SMART Goals

Goals are essential to any lifestyle change. However, it's easy to set yourself up to fail when you make goals that are too large (e.g., quit smoking cold turkey), too vague (e.g., get healthy) or too unrealistic (e.g., start jogging today.)

Posted on | Leslie Heinberg, PhD | Comments ()

Goals are essential to any lifestyle change. However, it's easy to set yourself up to fail when you make goals that are too large (e.g., quit smoking cold turkey), too vague (e.g., get healthy) or too unrealistic (e.g., start jogging today.)

The key to success is to remember to be SMART.  This is your way to remember the 5 parts of successful goals:

S is for Specific
What will you do, when, were, even with whom? Specific goals are things like “My husband and I will take a walk through the neighborhood after dinner tonight for 30 minutes” or “We will buy 1% milk instead of whole milk on the next trip to the grocery store.”  Those goals are much better than “I’m going to exercise” or “I’m going to eat a low fat diet.”

M is for Measurable
How will you know when you have reached your goal? For example, “I’ll put 8,000 steps on my pedometer” is measurable. “I’m going to walk more” is not.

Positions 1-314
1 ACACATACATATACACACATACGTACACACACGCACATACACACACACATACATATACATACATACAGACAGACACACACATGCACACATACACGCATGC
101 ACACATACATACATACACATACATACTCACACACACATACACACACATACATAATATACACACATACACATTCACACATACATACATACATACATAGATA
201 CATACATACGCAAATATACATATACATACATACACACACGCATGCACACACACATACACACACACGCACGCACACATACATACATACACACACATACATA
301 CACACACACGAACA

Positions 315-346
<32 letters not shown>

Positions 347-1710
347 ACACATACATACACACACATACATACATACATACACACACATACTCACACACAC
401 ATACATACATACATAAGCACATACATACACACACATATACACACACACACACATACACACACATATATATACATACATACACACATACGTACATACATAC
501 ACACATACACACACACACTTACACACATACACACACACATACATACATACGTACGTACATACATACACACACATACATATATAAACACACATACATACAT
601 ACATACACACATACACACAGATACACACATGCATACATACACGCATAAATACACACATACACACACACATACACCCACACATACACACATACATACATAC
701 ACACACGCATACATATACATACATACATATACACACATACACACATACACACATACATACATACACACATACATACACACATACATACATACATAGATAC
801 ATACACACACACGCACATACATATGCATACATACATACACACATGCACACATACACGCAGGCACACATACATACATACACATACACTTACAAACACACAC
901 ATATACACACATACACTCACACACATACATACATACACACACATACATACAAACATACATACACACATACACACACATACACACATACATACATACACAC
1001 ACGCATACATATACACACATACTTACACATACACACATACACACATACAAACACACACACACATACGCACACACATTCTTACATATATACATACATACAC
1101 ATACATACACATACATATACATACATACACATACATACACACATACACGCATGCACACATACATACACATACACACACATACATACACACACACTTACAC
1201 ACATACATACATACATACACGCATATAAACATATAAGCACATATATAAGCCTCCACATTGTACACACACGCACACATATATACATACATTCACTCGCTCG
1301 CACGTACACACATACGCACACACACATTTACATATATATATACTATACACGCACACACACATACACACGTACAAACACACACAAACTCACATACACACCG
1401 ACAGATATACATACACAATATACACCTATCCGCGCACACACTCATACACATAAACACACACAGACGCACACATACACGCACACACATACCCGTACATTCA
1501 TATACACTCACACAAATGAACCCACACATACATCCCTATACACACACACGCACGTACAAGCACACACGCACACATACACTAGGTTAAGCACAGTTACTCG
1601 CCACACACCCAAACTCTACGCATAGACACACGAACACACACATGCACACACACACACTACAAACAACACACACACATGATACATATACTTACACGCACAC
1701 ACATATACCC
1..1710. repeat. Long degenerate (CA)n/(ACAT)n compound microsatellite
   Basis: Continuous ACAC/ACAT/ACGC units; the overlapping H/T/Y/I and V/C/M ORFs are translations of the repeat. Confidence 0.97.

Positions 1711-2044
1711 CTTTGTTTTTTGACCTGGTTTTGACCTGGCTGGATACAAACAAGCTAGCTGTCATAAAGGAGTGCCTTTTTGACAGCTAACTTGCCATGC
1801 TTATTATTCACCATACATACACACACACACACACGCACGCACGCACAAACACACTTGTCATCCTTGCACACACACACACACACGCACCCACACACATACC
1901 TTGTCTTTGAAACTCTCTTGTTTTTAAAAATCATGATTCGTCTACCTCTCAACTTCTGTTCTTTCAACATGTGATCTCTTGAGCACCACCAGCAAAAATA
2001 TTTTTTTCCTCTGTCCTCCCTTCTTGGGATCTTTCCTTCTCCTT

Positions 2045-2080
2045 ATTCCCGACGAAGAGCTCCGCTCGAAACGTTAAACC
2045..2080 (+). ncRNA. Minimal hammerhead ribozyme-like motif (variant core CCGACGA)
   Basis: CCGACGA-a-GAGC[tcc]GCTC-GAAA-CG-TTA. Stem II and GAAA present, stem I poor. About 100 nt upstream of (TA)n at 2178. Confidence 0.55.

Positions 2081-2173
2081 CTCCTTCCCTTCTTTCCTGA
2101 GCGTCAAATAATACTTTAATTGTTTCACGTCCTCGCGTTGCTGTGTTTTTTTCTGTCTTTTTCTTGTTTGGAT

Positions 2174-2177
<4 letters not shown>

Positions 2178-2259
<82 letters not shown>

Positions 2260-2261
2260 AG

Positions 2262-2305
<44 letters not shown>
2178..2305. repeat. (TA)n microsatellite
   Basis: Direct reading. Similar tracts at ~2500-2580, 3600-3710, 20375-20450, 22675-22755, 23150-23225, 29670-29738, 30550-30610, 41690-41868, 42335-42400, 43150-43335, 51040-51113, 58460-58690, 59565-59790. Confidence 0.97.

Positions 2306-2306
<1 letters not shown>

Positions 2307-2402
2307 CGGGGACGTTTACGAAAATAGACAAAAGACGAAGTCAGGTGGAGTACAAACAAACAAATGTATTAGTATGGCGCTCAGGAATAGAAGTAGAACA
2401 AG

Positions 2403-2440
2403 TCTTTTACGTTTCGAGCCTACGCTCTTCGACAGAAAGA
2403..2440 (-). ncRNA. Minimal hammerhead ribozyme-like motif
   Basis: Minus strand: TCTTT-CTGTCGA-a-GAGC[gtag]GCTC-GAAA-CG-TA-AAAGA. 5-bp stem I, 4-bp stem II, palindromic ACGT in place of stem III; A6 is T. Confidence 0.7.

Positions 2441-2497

A is for Action-Focused

Focus on what you will DO, not what you want to change. “I’m going to get in shape,” or “I’m going to lose weight” aren’t about the actions you need to take. “I’m going to walk for 30 minutes 3 times this week,” or “I’m going to pack my lunch instead of get fast food tomorrow” are action-focused.

R is for Realistic

Can you really do this? Can you do it at this time? If you haven’t exercised in 15 years, a goal of working out at the gym for 30 minutes is destined to fail. “I’m never going to eat fast food again” is unrealistic, but a goal of limiting to once a week is much more likely to be reached.

T is for Timely
Are you ready to do this NOW? Don’t set a goal of eating healthy snacks when your kitchen only has sugary or fat-filled snacks. Don’t set a goal of nightly walking before you set a goal to buy a comfortable pair of walking shoes.

Good luck practicing SMART goals!  You’ll be setting yourself up to succeed.

Blog written by Leslie Heinberg, PhD
Leslie Heinberg, PhD, is a clinical psychologist and Director of Behavioral Services for the Bariatric and Metabolic Institute at...